In the very first verse of our Old Testament reading this morning, the writer of First Samuel tells us “The word of the LORD was rare in those days; visions were not widespread.” And with those words, suddenly this story is placed in a context we can understand. Vanished are the burning bush that Moses encountered and the pillars of fire and smoke that accompanied Israel during their exodus. The time of Samuel, between 1250 and 1000 BCE, was a time when, as one scholar wrote, “God seems to be sleeping.”[i]
When the young boy Samuel, whose name means “God has heard” is called by God to be a prophet, he reacts with confusion and disbelief. Even though he had spent his whole childhood in the temple with Eli the priest, Samuel is startled and disoriented when he hears God’s Word for himself. On the third time that God calls, Samuel fully awakens and responds, “Speak, Lord, for you servant is listening.” (v. 10)
God tells Samuel then that God is “about to do something in Israel that will make both ears of anyone who hears of it tingle.” (v. 11) The phrase shows up in the words of later prophets Isaiah and Jeremiah usually carrying a sense of omen and threat of destruction, and here they precede a word of judgment against Eli and his sons who were stealing from the temple offerings. But God’s word also carries a word of promise to Samuel and Israel that God had, in fact, been awake and had witnessed the unfaithful actions of their leaders.
With these words, God reveals to Samuel that God still remembered the covenantal words of promise that had been given first to Noah and then to Abram all the way back in the genesis of Israel.[ii]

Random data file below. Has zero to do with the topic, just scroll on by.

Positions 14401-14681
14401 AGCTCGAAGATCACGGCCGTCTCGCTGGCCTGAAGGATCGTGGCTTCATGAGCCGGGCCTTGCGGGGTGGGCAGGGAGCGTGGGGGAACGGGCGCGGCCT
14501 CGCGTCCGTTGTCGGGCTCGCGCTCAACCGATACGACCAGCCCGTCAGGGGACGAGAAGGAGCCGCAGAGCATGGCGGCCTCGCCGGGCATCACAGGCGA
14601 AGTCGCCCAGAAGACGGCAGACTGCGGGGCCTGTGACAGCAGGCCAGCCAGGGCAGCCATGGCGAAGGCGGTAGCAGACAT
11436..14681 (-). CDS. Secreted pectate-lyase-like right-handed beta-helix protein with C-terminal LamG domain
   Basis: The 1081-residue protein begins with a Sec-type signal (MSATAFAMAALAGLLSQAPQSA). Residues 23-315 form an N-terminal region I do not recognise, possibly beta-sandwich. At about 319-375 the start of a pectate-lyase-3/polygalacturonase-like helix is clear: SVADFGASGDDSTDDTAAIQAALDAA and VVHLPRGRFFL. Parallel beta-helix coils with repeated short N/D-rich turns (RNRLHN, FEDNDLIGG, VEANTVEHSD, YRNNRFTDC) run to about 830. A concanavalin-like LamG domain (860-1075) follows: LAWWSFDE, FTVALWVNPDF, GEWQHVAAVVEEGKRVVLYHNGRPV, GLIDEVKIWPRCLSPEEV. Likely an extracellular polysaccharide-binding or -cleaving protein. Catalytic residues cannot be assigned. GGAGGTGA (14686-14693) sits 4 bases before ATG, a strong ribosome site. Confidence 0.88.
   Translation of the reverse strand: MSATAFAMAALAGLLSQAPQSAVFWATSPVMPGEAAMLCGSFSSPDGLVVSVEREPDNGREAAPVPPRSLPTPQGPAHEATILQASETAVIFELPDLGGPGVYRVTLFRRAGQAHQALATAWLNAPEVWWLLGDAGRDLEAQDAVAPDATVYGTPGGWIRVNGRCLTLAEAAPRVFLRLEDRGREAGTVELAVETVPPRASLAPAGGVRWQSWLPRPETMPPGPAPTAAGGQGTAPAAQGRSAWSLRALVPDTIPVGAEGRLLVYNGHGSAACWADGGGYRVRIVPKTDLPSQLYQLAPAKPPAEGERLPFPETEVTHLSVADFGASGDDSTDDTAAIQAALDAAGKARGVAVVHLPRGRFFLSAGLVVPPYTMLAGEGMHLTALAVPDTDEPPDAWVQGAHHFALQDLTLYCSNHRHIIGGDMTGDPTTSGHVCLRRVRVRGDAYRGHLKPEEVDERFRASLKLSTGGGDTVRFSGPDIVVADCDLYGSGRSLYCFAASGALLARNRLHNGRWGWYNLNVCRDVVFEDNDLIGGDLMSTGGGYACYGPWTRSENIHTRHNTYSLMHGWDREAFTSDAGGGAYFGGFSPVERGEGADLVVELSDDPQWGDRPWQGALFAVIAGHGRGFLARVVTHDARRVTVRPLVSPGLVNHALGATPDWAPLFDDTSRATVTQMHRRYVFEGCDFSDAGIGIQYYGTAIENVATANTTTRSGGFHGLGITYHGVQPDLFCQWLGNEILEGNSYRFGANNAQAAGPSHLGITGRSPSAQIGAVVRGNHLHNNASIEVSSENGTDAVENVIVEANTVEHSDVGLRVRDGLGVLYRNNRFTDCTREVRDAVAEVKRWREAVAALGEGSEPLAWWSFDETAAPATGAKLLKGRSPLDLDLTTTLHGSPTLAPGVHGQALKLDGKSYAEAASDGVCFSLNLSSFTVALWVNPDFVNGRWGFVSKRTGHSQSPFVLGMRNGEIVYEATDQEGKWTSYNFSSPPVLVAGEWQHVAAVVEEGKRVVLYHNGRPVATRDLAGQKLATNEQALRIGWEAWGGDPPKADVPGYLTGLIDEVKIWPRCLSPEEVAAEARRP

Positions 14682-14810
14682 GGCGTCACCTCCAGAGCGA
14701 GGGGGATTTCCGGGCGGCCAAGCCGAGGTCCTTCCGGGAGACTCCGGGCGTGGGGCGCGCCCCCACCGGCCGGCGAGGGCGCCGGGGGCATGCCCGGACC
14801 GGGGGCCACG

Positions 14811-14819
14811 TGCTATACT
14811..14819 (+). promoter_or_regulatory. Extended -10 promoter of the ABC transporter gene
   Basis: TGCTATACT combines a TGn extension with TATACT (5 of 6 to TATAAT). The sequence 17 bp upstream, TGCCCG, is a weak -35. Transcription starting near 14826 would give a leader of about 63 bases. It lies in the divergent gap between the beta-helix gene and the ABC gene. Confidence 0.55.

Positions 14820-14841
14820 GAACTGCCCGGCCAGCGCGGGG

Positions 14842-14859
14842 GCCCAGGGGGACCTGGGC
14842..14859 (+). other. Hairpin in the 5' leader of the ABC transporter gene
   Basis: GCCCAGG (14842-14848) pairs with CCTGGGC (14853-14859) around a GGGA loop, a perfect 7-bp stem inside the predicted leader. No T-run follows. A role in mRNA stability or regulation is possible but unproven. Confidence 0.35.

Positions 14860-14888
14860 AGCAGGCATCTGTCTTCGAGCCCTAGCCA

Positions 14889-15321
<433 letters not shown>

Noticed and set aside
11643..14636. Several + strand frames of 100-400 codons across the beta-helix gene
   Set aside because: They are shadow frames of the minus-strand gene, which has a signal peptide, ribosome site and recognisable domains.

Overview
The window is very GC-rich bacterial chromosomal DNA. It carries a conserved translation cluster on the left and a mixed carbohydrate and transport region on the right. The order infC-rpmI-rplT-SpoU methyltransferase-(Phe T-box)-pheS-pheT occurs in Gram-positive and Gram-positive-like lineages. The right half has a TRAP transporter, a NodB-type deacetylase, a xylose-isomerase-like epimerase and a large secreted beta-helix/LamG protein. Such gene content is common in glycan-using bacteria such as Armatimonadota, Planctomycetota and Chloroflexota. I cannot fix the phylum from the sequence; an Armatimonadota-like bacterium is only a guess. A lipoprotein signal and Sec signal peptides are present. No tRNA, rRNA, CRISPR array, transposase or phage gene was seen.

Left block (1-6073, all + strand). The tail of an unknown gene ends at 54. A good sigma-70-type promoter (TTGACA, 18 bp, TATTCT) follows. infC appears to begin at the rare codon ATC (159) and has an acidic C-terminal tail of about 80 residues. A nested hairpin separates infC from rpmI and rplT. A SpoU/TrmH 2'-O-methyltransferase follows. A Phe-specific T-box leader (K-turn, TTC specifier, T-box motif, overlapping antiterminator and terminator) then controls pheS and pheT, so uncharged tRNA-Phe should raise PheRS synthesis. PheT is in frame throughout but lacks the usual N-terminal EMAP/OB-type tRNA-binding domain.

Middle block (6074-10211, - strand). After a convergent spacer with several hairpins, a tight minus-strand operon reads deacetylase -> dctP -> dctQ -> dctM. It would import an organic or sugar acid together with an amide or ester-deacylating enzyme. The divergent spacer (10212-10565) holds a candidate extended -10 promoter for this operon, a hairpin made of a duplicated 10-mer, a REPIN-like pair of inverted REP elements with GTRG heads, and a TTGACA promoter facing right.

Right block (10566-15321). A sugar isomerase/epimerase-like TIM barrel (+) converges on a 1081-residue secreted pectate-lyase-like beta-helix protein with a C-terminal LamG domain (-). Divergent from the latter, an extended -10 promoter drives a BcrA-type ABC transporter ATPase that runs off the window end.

Reflecting on Samuel’s story of awakening, I want to recall other stories of awakenings. One took place in Los Angeles back in 1906:
A few years before the city would boom and become synonymous with the glamour of Hollywood, an African-American preacher named William J. Seymour from Kansas traveled to L.A. to preach at a small holiness church. Afterward, he stayed, teaching and preaching to larger and larger curious and interested crowds. Some weeks later a building on Azusa Street was found by his followers, and worship gatherings began happening nearly around the clock. The religious meetings, collectively called the Azusa Street Revival, continued for several years, attracting thousands of people and birthing the Pentecostal movement.
Another awakening happened in 1977 after Bishop Óscar Romero was appointed Archbishop of San Salvador, the capital city of El Salvador in central America. While Romero doubted his qualifications, his appointment was applauded by the military government because they saw him as bookish, weak and compliant; he wouldn’t make waves. However, as he met the people who filled the cathedral and asked for his prayers and assistance, visited places like Aguilares where the occupying army used a church as a barracks, and witnessed the torture and assassinations of both priests and residents, Romero awakened to the suffering of the people there. And in the face of criticism, turmoil and increasing violence, the Archbishop responded obediently to God’s call “to preach God’s Word, to administer the sacraments, to conduct public worship, to witness to the kingdom of God in the community, to speak publicly in solidarity with the poor and oppressed, calling for justice and proclaiming God’s love for the world.”[iii] In 1980, minutes after preaching, "One must not love oneself so much, as to avoid getting involved in the risks of life that history demands of us….” Romero was martyred, assassinated as he led mass.[iv]